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October 24, 2014

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Mayor: With recession in past, Henderson at crossroads for future

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Steve Marcus

Henderson Mayor Andy Hafen delivers the State of the City address at Green Valley Ranch Wednesday, Feb. 5, 2014.

Hafen Delivers 2014 Henderson State of the City Address

Henderson Mayor Andy Hafen gives a thumbs up before the State of the City address at Green Valley Ranch Wednesday, Feb. 5, 2014. City manager jacob Snow is in the background. Launch slideshow »

In the midst of highlighting the city’s accomplishments during his State of the City address today, Mayor Andy Hafen acknowledged Henderson was approaching a financial crossroads.

As happened across the valley, the recession has depleted Henderson’s revenues. Yet Henderson has been able to soften the blow through a series of conservative budget measures.

Now, it is looking to begin investments in the recession's aftermath. But to do so, it will need to find a way to fund a series of anticipated capital improvement projects estimated to cost $17 million.

“At the crossroads we’re approaching lies the question of: Do we want to continue to make the investment to be premier, or do we kick the can down the road, so to speak?” Hafen said. “As we look ahead, we have a critical need to reinvest in the infrastructure of our city.”

Throughout the recession Henderson remained in national rankings from magazines like Forbes and Money as one of the best and safest places to live in the United States, Hafen said. It has maintained the same property tax rates as 23 years ago, and grown to more than 270,000 residents.

Yet like all cities in the valley, Henderson has had to make cutbacks to meet dwindling property tax revenue brought on by a crash in housing prices. Over the last six years, the city has cut millions from its budget to deal with falling revenue and increased operating costs. The city has had to cut jobs outside of the public safety area, consolidated jobs and outsourced some services.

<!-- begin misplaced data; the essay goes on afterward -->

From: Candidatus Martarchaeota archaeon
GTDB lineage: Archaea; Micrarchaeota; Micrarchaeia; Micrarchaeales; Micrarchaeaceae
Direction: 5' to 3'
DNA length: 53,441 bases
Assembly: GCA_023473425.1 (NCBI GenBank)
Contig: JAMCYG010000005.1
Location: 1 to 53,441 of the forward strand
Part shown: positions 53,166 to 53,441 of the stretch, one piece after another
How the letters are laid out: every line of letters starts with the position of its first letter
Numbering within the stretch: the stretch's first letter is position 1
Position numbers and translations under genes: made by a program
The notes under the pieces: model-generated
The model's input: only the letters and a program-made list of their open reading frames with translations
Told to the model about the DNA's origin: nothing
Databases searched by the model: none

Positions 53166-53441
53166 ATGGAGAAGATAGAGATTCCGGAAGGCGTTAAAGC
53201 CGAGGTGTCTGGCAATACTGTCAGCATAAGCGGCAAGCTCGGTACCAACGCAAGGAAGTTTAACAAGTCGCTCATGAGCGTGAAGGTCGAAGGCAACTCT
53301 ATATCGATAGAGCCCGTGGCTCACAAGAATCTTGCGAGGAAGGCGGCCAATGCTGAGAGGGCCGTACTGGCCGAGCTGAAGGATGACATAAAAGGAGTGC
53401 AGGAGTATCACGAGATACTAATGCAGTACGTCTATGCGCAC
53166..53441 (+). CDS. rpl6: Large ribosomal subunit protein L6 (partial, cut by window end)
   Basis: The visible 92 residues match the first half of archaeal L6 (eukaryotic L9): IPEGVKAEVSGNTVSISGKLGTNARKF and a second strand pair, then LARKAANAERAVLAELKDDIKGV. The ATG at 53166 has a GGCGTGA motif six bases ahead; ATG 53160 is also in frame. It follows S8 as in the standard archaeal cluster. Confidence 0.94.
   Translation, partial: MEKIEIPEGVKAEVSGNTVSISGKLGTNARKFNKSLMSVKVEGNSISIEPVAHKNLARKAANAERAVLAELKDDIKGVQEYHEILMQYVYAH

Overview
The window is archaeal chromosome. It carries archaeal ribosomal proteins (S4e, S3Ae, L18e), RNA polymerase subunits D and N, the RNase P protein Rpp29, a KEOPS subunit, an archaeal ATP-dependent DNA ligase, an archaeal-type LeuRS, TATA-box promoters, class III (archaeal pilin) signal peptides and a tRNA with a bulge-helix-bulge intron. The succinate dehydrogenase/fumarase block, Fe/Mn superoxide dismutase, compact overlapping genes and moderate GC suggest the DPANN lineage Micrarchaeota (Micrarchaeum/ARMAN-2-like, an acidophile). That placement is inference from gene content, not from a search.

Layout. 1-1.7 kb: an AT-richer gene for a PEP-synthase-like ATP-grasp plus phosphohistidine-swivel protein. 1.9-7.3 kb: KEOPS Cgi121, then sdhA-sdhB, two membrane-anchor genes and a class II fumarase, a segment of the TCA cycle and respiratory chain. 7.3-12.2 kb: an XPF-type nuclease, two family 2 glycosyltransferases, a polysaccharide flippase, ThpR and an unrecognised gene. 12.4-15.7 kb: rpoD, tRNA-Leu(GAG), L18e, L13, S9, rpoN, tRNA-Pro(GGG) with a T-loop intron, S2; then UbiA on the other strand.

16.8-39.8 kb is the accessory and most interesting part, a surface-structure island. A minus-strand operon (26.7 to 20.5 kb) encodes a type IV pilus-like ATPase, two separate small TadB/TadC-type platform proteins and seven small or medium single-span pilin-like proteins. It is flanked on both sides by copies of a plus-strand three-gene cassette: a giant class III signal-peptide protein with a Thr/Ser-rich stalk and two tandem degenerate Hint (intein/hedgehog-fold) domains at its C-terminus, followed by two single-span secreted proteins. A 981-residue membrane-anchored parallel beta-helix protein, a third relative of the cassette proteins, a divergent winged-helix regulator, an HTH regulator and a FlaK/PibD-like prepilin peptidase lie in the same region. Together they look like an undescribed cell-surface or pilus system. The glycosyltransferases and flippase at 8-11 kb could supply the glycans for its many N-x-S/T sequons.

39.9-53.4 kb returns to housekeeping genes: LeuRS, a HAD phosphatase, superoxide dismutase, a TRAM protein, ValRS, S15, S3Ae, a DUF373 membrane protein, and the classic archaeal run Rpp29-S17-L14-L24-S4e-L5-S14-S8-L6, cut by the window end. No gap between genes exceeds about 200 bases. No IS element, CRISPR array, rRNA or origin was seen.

Hafen lauded union workers and city employees for accepting concessions that have helped the city save more than $40 million.

“We’ve all had to make difficult choices over the last few years that have been painful to make but necessary,” Hafen said. “And as I look back on the decisions we’ve made, we’ve been responsible in how we’ve managed through the ups and downs.”

But to move forward, Hafen said, the city needs to re-evaluate its budget to invest in upcoming capital needs, including repairs to its 820 miles of roads, renovating aging recreation centers and updating an outdated crime lab.

He said it would take 25 years for the city to return to prerecession revenue levels. As a result, the city has selected a special ad hoc budget committee, Hafen said. The group is tasked with finding ways to review the city’s budget and operations to make recommendations for cost containment and opportunities for improvement.

The goal is to ensure the city’s future stability, Hafen said.

“We need to reinvest in these vital areas if we are going to continue to be America’s premier community,” Hafen said.

Hafen remained optimistic despite the challenges. He highlighted the city’s growing business and education services that includes the Flowers Baking Company, Barclycard US office and a Touro University expansion. Meanwhile, the city is working to revitalize downtown.

The city also reached a key agreement with Union Village, which is planned to be the first integrated health village in the world and create 17,000 jobs, and the development’s primary tenant, Valley Health Systems. Planned since 2011, Union Village’s campus would be located at Galleria Drive and U.S. 95.

The expansions will help bring in more jobs to the city and improve education opportunities in the city.

While Henderson is at a crossroads, Hafen is optimistic that the city will make the right decisions to move forward.

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